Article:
“Technology is becoming such an integrated part of our lives and computer science with Code.org is a fun way for kids to learn about technology and computer science,” said Som, who works in information technology and also has a daughter participating in computer science in Reynoldsburg.
Launched in 2013, Code.org® is a non-profit dedicated to expanding access to computer science, and increasing participation by women and underrepresented students of color. Its vision is that every student in every school should have the opportunity to learn computer science. Code.org believes computer science should be part of core curriculum, alongside other courses such as biology, chemistry or algebra.
For more information, visit https://www.Code.org.
Every day, the people of Battelle apply science and technology to solving what matters most. At major technology centers and national laboratories around the world, Battelle conducts research and development, designs and manufactures products, and delivers critical services for government and commercial customers. Headquartered in Columbus, Ohio since its founding in 1929, Battelle serves the national security, health and life sciences, and energy and environmental industries. For more information, visit www.battelle.org.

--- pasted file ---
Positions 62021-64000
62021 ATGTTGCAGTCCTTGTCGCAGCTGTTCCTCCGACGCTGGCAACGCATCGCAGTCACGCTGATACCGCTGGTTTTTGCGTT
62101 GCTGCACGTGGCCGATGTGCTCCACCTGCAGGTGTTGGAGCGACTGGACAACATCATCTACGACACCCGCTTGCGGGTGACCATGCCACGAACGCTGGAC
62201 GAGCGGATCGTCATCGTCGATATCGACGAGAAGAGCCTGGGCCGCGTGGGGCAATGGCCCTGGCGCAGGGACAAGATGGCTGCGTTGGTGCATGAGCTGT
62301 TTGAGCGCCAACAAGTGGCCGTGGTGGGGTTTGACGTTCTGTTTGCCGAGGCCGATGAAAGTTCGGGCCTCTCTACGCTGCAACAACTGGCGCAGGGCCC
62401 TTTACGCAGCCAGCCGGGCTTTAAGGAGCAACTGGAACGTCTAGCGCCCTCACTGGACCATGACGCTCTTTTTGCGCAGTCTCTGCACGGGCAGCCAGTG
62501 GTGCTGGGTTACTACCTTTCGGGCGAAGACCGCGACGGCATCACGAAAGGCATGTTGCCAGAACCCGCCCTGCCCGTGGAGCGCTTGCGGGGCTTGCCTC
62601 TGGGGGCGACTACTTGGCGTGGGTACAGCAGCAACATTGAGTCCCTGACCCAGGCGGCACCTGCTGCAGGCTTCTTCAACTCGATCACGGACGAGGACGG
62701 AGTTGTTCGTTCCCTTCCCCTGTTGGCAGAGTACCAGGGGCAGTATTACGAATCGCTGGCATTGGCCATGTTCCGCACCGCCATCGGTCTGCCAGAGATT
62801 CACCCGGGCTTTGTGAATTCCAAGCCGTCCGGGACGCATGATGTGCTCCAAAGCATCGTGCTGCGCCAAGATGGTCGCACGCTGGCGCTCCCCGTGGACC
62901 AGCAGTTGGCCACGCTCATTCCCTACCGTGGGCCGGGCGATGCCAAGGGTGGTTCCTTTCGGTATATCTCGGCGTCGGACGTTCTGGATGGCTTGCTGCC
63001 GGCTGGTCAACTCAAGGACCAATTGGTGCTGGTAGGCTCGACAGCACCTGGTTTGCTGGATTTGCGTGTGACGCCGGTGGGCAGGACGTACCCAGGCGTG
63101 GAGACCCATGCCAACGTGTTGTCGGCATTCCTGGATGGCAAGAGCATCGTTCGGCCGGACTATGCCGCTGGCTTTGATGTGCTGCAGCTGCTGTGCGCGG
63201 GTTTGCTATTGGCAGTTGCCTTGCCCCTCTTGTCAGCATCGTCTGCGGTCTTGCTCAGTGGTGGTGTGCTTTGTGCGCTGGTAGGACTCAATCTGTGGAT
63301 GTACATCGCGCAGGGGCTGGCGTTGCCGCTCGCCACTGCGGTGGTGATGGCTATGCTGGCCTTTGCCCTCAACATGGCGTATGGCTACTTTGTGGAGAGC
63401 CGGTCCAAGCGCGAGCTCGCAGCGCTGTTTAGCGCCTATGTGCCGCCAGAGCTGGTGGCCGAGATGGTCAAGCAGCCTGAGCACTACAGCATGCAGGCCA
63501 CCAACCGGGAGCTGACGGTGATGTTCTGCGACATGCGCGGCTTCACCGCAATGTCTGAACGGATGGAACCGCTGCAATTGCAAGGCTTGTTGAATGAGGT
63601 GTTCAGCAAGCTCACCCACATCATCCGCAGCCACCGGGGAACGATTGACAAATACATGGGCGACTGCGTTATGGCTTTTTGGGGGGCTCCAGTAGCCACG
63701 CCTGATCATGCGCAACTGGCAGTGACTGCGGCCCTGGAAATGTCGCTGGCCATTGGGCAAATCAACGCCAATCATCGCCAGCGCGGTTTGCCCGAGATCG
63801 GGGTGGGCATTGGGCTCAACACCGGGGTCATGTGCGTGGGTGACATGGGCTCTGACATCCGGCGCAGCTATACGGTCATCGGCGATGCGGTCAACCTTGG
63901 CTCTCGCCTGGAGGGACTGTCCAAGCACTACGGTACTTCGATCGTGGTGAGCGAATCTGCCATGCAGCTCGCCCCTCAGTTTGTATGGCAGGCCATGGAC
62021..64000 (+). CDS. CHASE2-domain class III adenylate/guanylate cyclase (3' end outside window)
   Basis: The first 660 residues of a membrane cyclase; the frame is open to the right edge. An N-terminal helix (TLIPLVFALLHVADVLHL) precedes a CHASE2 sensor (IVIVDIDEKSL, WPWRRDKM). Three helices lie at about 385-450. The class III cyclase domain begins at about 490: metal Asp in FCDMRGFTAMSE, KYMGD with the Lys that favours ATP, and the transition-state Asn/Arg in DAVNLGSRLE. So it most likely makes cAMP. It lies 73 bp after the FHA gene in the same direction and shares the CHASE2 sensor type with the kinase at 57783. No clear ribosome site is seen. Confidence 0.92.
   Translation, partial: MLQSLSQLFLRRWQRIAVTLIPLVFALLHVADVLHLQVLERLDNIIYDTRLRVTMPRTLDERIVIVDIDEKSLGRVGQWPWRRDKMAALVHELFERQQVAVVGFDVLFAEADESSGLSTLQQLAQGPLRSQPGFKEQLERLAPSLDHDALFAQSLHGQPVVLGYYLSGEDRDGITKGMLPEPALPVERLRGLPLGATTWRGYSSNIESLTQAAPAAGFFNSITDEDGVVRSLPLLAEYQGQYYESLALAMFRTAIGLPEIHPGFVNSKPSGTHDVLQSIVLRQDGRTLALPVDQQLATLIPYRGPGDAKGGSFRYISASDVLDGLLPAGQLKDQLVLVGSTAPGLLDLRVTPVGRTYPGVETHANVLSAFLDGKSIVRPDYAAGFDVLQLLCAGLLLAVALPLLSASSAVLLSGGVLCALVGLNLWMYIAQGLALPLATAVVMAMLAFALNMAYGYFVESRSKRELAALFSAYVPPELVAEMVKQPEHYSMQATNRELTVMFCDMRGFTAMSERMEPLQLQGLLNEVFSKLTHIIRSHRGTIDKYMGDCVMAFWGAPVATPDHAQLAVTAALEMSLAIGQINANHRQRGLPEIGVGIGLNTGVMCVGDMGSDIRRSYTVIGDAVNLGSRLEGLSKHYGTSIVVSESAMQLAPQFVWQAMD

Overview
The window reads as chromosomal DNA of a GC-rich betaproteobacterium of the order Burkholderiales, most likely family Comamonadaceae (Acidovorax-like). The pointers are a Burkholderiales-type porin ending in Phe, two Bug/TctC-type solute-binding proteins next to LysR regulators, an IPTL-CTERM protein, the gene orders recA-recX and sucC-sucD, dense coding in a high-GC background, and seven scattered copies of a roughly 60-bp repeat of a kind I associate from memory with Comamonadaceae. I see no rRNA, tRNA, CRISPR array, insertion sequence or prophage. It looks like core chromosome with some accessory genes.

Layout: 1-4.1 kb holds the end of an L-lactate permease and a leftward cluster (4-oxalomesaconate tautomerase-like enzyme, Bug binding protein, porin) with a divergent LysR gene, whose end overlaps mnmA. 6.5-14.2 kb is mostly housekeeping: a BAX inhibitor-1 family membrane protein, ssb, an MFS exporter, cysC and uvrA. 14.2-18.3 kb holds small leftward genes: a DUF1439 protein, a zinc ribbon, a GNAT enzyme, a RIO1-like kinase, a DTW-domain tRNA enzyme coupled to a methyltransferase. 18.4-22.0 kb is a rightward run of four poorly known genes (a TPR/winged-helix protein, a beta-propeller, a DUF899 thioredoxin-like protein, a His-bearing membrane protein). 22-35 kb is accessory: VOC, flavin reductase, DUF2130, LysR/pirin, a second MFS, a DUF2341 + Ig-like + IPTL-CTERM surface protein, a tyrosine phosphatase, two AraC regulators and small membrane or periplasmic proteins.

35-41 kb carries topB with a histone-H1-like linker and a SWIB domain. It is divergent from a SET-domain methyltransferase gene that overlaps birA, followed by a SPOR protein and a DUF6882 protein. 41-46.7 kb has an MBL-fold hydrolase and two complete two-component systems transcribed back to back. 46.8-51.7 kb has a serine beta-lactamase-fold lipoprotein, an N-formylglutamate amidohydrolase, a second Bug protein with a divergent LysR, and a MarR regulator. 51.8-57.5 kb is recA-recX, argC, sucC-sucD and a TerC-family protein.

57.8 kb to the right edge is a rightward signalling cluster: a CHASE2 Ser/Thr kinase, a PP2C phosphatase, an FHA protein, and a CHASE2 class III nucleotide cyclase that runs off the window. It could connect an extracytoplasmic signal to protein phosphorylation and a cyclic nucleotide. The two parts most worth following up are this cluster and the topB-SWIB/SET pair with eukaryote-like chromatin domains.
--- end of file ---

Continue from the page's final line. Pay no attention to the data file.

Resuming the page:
For more information contact Katy Delaney at (614) 424-7208 or [email protected] or T.R. Massey at (614) 424-5544 or [email protected].
About Battelle Education
Battelle Education is a nonprofit subsidiary of Battelle dedicated to innovation in education. Battelle Education brings the same pragmatic, problem-solving approach to education that Battelle brings to the wide world of science and technology challenges. Battelle Education manages a range of successful projects including the Ohio STEM Learning Network, Tennessee STEM Innovation Network, and the national STEMx network.